Common practices in the commercial seed industry result in poor levels of endophyte infection or viability. Early-swathed seed had less initial endophyte infection levels than seed swathed later and sustained faster rates of subsequent losses of viable infection (Bouton and Easton, 2005). Similar problems occurred with labeled fungicides approved to control common rust diseases in seed fields (Rolston and Agee, 2007). Storage in open bins without air conditioning, another common practice, potentially leads to significant losses in endophyte infection and viability.
The best approach for seed growers, therefore, is to view the endophyte, while in the seed, as a very fragile organism that can be readily lost or injured when mistreated (Bouton and Easton, 2005). Preventing this loss requires approaches to seed production practices different from those in current use. Strict production guidelines and certification requirements through certified agencies need to be instituted, and proven growers of high quality seed must be identified and trained further (Rolston and Agee, 2007). This training should include endophyte biology, record-keeping requirements, equipment cleaning, and harvesting guidelines.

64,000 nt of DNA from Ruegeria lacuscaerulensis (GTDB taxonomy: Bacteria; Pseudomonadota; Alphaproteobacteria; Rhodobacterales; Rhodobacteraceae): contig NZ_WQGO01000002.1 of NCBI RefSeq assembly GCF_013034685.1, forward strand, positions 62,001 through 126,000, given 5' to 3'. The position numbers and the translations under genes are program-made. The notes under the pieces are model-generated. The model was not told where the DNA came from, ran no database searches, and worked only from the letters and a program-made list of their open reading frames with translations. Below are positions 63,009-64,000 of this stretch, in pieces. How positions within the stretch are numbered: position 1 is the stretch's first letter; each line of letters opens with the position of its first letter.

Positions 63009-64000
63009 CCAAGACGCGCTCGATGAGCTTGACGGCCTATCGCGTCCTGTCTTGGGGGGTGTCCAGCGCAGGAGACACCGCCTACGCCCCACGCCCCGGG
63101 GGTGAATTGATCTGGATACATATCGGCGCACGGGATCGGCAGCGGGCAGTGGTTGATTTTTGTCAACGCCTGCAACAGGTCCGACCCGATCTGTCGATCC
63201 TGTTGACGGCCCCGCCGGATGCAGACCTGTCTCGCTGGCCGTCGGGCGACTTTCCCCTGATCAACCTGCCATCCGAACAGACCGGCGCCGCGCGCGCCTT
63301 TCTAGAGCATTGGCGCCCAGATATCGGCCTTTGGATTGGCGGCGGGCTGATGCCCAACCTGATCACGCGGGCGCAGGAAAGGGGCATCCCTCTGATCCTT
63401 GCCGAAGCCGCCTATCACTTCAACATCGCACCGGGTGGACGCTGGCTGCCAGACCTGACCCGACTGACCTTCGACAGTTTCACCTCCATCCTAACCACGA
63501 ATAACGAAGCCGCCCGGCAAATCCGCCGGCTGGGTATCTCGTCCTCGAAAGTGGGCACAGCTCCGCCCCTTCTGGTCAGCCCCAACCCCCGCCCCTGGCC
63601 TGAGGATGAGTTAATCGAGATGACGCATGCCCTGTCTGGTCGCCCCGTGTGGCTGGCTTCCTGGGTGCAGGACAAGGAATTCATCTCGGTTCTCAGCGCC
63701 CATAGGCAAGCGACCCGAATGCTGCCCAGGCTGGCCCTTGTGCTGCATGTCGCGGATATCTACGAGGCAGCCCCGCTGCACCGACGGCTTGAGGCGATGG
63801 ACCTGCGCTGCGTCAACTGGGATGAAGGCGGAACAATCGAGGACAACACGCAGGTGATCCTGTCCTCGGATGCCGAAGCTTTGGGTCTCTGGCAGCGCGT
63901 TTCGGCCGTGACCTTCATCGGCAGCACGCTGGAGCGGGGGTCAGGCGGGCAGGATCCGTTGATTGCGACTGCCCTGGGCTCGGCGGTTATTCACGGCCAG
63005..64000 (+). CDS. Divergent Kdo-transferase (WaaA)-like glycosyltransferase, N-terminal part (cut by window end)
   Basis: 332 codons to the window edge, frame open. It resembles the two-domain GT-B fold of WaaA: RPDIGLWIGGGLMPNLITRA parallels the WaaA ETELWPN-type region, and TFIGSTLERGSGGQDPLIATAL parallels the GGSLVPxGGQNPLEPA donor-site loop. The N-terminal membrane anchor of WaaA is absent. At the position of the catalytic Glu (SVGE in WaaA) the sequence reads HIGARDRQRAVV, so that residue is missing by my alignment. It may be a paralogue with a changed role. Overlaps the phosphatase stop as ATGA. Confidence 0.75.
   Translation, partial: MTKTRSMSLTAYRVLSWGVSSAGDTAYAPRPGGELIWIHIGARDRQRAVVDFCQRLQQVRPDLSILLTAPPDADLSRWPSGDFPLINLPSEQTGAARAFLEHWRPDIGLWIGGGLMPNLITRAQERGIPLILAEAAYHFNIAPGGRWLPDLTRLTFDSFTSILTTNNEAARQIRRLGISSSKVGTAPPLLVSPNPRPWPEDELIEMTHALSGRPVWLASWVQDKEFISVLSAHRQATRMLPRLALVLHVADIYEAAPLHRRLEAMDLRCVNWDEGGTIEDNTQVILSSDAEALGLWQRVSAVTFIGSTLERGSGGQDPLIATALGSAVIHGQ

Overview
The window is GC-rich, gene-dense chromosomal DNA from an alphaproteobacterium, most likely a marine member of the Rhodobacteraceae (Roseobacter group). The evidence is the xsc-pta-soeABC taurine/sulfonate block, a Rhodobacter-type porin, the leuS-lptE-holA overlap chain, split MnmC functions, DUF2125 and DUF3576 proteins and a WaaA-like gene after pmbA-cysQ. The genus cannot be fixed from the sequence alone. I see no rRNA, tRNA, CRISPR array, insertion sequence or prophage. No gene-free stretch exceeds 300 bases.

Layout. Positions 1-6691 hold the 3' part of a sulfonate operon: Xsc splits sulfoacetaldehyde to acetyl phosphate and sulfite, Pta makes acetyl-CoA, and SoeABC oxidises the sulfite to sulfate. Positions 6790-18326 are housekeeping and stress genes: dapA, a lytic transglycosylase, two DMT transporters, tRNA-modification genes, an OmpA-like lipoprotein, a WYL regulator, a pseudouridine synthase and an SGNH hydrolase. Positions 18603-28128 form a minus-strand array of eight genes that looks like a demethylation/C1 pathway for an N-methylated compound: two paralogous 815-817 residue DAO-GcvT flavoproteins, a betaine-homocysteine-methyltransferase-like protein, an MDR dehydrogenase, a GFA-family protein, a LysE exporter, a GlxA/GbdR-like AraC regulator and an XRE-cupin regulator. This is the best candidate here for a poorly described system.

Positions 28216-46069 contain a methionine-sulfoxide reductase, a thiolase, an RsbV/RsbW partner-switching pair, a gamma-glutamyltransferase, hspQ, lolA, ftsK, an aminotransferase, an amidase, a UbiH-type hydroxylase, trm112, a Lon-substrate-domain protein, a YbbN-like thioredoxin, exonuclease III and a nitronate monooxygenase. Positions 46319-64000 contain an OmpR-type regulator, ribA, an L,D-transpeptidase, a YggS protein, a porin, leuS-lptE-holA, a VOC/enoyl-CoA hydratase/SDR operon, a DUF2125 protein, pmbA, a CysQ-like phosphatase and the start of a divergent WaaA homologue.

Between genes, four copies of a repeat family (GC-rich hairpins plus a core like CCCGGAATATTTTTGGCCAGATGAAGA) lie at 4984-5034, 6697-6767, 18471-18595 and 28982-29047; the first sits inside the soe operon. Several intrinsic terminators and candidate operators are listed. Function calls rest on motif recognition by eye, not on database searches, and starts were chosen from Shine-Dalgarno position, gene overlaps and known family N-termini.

Time from harvest to seed cleaning and packaging must be kept to a minimum to maintain the endophyte viable. Cleaning facilities also are a major source of contamination. For Jesup MaxQ, the process was either (i) to clean it as the first crop of the season to be processed in the facility or (ii) to clean it after several weeks of cleaning perennial ryegrass seed and thoroughly cleaning the equipment (Rolston and Agee, 2007). After the Jesup MaxQ had been cleaned, it then had to be tested for endophyte viability and alkaloid contamination, in addition to the standard purity and germination analyses required by state and federal seed laws. Seed bags with specialized packaging material also had to be used